Second World Postmodernisms: Architecture and Society Under Late Socialism
Vladimir Kulić, ed., Second World Postmodernisms: Architecture and Society Under Late Socialism (London: Bloomsbury, 2019). 260 pp.
Scholarship on architectural postmodernism perennially grapples with definitions. Postmodernism itself implies a departure from the epoch-defining decades of modern architecture: a move away from technocentric, functionalist design freighted with the promise of utopia. Certainly the reemergence of ornament and historical references, coupled with a renewed interest in context and occasional attempts at irony, constitutes an architectural movement, one contemporaneous with the onset of neoliberalism and globalization. But beyond these sketchy attributes, historians and theorists have struggled to taxonomize postmodern architecture.
Both informed and challenged by this ambiguity, the edited volume Second World Postmodernisms: Architecture and Society Under Late Socialism by Vladimir Kulić looks to redress the concept of postmodern architecture in the socialist world during the final decades of the Cold War. While questions of semantics undergird the thirteen chapters presented here, Kulić, Associate Professor of architectural history at Iowa State University and cocurator of the acclaimed exhibition Toward a Concrete Utopia: Architecture in Yugoslavia, 1948-1980 at the Museum of Modern Art, New York, has assembled a book that ultimately complicates conventional understandings of postmodern architecture as a stylistic movement borne out of reactions to unchecked capitalism and the onset of neoliberalism. In addition to its affront on canonical formulations of the movement – and in spite of its occasional inconsistencies – Second World Postmodernisms offers meaningful studies that reject the prescriptive “totalitarian” framework still present in much scholarship on cultural production in socialist states during the Cold War.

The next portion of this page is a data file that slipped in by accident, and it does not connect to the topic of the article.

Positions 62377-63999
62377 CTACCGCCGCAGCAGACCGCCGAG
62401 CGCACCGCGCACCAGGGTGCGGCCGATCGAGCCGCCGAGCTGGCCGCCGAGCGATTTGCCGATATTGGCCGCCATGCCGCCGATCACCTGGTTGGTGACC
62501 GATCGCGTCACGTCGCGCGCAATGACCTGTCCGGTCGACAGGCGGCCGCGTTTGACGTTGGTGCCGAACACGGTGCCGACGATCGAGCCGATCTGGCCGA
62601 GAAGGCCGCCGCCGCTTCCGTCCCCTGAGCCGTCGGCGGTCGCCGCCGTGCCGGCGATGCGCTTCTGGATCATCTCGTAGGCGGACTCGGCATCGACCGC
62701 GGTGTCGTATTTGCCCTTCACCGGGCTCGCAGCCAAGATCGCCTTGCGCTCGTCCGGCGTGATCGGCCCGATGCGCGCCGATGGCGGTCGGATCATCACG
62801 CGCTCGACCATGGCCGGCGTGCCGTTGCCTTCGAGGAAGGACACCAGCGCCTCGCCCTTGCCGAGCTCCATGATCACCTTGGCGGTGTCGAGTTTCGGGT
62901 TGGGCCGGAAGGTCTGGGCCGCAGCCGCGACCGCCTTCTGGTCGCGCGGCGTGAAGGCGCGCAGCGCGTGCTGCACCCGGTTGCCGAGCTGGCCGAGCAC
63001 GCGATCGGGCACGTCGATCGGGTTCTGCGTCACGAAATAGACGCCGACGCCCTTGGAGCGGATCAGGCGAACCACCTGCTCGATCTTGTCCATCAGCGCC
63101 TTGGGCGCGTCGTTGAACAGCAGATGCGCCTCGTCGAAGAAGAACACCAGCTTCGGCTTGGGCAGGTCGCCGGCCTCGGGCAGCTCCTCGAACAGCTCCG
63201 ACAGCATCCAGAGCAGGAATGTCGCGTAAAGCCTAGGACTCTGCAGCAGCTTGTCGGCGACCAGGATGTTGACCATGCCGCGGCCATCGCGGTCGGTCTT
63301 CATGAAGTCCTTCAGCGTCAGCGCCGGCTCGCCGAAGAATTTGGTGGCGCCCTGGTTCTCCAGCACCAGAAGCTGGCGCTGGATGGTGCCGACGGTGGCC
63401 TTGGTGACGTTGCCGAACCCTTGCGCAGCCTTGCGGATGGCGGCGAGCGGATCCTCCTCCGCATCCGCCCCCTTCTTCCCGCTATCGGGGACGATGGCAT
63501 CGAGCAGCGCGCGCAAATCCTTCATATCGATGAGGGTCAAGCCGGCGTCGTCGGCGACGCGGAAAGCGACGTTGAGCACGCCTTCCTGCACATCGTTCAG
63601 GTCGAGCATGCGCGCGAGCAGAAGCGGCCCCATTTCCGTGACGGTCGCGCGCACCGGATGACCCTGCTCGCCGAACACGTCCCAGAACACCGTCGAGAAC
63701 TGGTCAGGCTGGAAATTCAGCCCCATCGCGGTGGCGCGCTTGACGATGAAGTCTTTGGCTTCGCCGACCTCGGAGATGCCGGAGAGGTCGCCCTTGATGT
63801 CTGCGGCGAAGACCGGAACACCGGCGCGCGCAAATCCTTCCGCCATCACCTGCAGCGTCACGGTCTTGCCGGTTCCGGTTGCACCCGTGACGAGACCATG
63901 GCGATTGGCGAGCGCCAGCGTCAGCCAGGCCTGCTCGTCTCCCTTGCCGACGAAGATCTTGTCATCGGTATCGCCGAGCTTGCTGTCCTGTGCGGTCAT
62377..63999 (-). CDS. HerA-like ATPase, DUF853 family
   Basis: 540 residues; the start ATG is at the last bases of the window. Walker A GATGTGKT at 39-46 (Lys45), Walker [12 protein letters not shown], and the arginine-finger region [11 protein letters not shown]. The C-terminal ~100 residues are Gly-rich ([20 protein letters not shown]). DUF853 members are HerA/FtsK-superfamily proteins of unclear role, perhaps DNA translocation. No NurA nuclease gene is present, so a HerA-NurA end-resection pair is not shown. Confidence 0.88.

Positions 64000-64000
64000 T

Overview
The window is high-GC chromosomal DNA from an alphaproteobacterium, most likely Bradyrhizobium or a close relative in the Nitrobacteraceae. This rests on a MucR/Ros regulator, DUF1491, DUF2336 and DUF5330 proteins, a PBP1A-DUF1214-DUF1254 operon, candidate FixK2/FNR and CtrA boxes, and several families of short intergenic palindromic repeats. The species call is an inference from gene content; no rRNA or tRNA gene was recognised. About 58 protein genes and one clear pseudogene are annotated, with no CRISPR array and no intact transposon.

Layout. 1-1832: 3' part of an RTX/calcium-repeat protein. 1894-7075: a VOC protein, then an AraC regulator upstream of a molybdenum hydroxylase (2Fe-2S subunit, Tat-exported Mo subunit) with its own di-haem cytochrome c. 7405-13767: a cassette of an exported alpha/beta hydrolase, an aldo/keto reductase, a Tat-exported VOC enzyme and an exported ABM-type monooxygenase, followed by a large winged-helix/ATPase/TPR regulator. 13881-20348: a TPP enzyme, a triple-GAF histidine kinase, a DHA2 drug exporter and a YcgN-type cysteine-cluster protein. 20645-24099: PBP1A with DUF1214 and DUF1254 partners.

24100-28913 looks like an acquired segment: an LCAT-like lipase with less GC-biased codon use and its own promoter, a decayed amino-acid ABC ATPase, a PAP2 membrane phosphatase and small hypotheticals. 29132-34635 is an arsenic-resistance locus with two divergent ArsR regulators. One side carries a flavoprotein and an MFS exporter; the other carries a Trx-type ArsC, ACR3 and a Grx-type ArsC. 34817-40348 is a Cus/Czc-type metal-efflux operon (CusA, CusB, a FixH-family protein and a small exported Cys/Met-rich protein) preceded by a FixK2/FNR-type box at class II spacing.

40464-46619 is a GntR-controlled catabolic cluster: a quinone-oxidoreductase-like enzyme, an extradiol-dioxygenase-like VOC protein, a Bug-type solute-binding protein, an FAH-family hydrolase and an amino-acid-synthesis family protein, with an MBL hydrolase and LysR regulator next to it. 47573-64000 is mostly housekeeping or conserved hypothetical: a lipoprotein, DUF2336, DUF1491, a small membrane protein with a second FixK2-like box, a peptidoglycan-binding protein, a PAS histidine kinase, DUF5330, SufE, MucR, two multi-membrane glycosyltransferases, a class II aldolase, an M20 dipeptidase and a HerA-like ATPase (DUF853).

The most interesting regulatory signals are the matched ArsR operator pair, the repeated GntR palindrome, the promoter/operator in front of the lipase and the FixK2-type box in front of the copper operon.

While the volume’s thirteen essays focus on postmodern architectural theory, design, and production in Eastern Europe and the western Soviet Union, Fredo Rivera and Cole Roskam’s contributions discuss postmodernism in Cuban and Chinese contexts respectively. Given its wide geographic purview, Kulić’s book can be added to a body of recent works reframing concepts of neoliberalism and transnationality in Cold War-era art and architecture. In keeping with such projects (including Klara Kemp-Welch’s Networking the Bloc and Lukasz Stanek’s Architecture in Global Socialism), the volume draws on a breadth of material in the pursuit of reevaluating a central concept previously understudied within the context of socialism’s global reach. Postmodernism as a theory of production writ large – famously heralded by Fredric Jameson as the “cultural logic of late capitalism (Fredric Jameson, Postmodernism, or, the Cultural Logic of Late Capitalism (Durham: Duke University Press, 1991).)” – is in a Western context equated with the rise of neoliberal economic policies and the associated spread of deregulation and globalization. For this reason, a book that seeks to consider postmodern architecture in socialist societies, particularly at a moment when the global implications of the neoliberal turn became palpable, presents a series of complexities. Considering that the mechanisms of capitalism provide the normative frame through which postmodern architecture is typically understood, can a “Second World” postmodern rework such antecedents? Does an interest in postmodernism simply point to the increased economic and ideological influence of the West in the final decades of the Cold War, or can its emergence gesture towards other engines of change?